1. Developmental Biology
  2. Neuroscience
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A transcription factor collective defines the HSN serotonergic neuron regulatory landscape

  1. Carla Lloret-Fernández
  2. Miren Maicas
  3. Carlos Mora-Martínez
  4. Alejandro Artacho
  5. Ángela Jimeno-Martín
  6. Laura Chirivella
  7. Peter Weinberg
  8. Nuria Flames  Is a corresponding author
  1. Instituto de Biomedicina de Valencia IBV-CSIC, Spain
  2. Centro Superior de Investigación en Salud Pública, FISABIO, Spain
  3. Howard Hughes Medical Institute, Columbia University Medical Center, United States
Research Article
Cite this article as: eLife 2018;7:e32785 doi: 10.7554/eLife.32785
8 figures, 2 tables and 6 additional files


Figure 1 with 2 supplements
Transcription factors from six different TF families are required for HSN terminal differentiation.

(A) Phylogenetically conserved serotonin biosynthetic pathway. C. elegans protein names appear in black case, mammalian in grey. AADC: aromatic L-amino acid decarboxylase; GCH: GTP cyclohydrolase; TPH: tryptophan hydroxylase; Trp: tryptophan; VMAT: vesicular monoamine transporter; 5HTP: 5-hydroxytryptophan; 5HT: serotonin. (B) C. elegans hermaphrodite serotonergic system is composed of three subclasses of bilateral neurons (NSM, ADF and HSN, L: left, R: right). See Figure 1—figure supplement 1 for expression profiles of serotonergic subclasses. (C) Micrographs showing HSN 5HT staining and tph-1::gfp reporter expression defects of ast-1(ot417), unc-86(n846), sem-4(n1971), hlh-3(tm1688), egl-46(sy628) and egl-18(ok290) mutant animals (quantified in E). Scale bar: 5 μm. (D) Micrographs showing expression defects in the K+/Cl- cotransporter kcc-2::gfp reporter, a terminal feature of HSN not related to 5HT signaling, and normal expression of the extracellular matrix gene kal-1, indicating HSN is still present. (E) Heatmap summary of single TF mutant characterization. Statistically significant expression defects compared to wild type are indicated with a black frame. flp-19: FMRF-like peptide; ida-1: Tyr phosphatase-like receptor; lgc-55: amine-gated Cl- channel; nlg-1: neuroligin; rab-3: ras GTPase; unc-17: vesicular acetylcholine transporter; unc-40: netrin receptor. n.a: not analyzed. See Source data 1 for primary data and Fisher's exact test p-values and Figure 1—figure supplement 2 and Supplementary file 1 for analysis of additional alleles. n > 100 cells per condition.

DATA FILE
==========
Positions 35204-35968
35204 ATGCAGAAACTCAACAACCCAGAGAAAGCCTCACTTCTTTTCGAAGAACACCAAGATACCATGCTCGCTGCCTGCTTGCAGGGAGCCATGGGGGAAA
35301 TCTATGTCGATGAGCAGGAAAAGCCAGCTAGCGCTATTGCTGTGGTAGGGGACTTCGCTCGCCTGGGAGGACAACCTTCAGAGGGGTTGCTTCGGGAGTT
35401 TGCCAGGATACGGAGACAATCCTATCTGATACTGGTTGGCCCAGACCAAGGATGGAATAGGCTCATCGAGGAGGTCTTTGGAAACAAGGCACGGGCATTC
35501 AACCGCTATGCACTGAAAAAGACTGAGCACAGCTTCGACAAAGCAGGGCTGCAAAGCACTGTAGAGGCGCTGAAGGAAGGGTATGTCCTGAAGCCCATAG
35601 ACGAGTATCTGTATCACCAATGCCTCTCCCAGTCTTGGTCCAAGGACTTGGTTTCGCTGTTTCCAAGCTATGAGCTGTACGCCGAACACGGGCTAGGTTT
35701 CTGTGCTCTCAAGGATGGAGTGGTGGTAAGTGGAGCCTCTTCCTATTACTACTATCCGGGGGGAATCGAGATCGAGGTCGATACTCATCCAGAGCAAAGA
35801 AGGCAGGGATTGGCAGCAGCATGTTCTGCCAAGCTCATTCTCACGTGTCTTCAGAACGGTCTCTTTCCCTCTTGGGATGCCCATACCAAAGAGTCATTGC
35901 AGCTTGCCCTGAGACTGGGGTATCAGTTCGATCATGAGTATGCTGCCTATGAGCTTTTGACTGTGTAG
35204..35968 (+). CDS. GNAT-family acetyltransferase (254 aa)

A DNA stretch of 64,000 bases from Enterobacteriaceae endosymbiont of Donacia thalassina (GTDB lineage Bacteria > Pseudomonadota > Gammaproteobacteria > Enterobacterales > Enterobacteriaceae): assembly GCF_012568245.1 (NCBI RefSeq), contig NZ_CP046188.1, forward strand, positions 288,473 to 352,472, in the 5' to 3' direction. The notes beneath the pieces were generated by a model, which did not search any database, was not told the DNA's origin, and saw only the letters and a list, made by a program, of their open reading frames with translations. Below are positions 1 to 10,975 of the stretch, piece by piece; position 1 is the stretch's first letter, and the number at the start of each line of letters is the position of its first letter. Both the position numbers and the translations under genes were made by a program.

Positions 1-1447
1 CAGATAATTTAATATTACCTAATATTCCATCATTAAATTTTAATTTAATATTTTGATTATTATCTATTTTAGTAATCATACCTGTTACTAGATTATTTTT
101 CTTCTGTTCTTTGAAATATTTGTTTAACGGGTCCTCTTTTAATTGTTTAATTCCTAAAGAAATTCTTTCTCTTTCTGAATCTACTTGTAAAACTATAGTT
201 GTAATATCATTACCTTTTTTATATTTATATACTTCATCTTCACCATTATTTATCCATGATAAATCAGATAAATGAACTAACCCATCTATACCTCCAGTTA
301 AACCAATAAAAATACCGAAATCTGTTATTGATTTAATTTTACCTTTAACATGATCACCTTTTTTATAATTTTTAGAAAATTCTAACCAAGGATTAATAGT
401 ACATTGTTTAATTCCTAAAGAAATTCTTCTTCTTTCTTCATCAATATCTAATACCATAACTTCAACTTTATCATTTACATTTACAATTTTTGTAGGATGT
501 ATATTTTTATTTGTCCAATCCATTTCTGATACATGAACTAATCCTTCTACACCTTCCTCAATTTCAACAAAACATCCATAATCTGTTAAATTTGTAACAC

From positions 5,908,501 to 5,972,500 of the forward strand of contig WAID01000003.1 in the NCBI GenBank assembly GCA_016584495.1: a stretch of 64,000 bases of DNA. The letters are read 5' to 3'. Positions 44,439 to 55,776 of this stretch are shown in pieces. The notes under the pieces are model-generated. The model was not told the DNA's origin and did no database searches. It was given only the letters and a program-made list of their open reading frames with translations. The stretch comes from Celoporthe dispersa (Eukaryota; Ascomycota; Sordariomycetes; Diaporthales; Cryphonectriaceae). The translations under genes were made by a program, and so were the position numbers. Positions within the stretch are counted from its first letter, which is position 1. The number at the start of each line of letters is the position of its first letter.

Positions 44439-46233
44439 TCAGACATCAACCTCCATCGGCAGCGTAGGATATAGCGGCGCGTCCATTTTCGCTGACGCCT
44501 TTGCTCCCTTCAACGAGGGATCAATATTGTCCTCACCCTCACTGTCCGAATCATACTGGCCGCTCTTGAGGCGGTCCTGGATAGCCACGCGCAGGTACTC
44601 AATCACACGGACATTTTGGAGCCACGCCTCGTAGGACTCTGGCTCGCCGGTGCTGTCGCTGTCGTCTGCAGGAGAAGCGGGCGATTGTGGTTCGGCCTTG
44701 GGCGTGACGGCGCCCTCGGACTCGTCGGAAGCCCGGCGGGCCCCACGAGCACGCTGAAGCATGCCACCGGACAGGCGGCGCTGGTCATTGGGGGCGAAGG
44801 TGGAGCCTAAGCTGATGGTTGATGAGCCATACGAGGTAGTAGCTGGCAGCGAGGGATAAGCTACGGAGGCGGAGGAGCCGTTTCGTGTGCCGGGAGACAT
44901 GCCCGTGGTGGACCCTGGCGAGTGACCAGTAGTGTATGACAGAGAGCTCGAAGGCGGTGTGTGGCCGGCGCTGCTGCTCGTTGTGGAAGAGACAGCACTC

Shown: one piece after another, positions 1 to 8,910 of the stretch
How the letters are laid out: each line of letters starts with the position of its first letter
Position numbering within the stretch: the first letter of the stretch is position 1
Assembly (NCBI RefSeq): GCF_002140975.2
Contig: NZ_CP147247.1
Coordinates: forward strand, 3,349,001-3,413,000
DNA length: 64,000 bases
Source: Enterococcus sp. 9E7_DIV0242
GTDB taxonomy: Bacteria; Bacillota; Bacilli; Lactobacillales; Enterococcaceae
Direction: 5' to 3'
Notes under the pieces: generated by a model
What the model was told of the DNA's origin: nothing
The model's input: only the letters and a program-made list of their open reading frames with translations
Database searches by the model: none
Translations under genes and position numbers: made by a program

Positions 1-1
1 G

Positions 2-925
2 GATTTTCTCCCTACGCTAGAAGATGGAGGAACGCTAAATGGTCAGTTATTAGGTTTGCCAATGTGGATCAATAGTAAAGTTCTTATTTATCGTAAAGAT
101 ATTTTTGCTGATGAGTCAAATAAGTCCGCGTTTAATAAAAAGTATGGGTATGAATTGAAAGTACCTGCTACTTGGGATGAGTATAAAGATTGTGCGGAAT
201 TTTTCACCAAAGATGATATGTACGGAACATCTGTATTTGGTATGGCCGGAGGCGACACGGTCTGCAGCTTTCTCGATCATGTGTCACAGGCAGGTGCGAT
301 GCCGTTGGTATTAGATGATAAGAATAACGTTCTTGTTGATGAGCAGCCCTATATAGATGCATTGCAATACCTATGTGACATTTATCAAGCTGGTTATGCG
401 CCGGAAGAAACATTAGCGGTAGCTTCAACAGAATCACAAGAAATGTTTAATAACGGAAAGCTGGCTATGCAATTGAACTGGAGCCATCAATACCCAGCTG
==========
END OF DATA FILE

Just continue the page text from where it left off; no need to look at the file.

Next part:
Figure 1—figure supplement 1
Each serotonergic neuron subclass expresses different sets of genes.

Heat map representation of known HSN, NSM and ADF expressed genes [from (Hobert et al., 2016)]. Only the 5HT pathway genes and one additional gene (nlp-3) are expressed by the three serotonergic subclasses.

Figure 1—figure supplement 2
Schematic representation of analyzed HSN TF combination alleles.

See Supplementary file 1 for phenotype description.

Figure 2 with 1 supplement
AST-1 acts as temporal switch for HSN maturation.

(A) Micrographs showing expression of the HSN TF combination at L4 larval stage and adult animals. (B) Analysis of HSN TF expression across all developmental stages in the HSN neuron. n > 30 cells for each developmental point. Error bars are SEP values. See Figure 2—figure supplement 1 for more detailed hlh-3 developmental expression. (C) Heat-shock-induced expression of hlh-3 at L4 larval stage is able to rescue tph-1::gfp expression defects in the HSN neuron. n > 100 cells per condition. See Source data 1 for primary data and Fisher's exact test p-values. *: p-value <0.05. (D) Precocious L1 onset of expression of ast-1, hlh-3 or both using an early active HSN-specific promoter (also expressed in NSM, ADF and VC4/5 neurons). Precocious ast-1 advances tph-1::gfp expression, while hlh-3 alone or in combination with ast-1 delays tph-1::gfp expression and produces expression defects. YA: young adult. n > 30 cells per time point and condition. See Source data 1 for primary data and Fisher's exact test p-values. *: p-value <0.05.